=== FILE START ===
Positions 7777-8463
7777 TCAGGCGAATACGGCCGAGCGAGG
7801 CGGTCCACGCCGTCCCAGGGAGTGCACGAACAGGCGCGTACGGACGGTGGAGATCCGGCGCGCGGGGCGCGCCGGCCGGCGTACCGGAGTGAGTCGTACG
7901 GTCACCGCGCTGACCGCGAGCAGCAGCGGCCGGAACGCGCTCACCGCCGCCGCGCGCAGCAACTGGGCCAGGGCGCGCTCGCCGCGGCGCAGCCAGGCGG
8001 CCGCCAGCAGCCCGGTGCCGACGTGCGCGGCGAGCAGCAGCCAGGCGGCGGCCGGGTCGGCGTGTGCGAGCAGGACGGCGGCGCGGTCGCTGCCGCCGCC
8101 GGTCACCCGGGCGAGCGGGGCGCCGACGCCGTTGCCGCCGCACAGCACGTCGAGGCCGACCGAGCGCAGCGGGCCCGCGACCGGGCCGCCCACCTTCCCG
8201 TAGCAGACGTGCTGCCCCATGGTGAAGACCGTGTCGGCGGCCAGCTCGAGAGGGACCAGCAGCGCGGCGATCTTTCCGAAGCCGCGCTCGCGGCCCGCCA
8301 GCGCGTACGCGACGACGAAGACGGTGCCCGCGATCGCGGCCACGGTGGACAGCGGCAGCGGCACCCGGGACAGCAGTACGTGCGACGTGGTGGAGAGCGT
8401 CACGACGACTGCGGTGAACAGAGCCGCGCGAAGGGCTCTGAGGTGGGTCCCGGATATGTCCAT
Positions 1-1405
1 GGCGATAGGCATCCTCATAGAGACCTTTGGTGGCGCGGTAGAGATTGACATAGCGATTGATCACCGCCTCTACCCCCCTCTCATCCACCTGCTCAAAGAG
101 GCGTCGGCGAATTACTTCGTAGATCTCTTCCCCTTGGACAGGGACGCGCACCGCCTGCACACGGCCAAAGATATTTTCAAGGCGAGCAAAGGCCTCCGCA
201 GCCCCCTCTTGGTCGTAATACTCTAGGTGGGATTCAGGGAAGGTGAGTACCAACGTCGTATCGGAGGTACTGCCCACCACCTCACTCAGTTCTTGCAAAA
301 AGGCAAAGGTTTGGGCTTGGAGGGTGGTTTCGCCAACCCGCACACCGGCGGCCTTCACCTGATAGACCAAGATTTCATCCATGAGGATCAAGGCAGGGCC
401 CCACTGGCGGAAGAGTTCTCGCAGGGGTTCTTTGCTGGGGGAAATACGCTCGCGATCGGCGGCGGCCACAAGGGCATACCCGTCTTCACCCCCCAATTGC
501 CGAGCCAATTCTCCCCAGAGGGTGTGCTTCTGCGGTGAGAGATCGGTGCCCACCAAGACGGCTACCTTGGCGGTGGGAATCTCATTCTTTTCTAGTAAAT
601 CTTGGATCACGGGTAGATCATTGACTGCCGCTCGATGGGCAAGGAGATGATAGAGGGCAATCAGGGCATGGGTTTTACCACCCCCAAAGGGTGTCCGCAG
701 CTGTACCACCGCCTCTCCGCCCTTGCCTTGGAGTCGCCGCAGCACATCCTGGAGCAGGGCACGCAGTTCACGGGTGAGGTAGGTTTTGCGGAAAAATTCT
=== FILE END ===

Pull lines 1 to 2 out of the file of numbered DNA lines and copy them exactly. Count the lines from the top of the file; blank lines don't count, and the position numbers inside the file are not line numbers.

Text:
Positions 7777-8463
7777 TCAGGCGAATACGGCCGAGCGAGG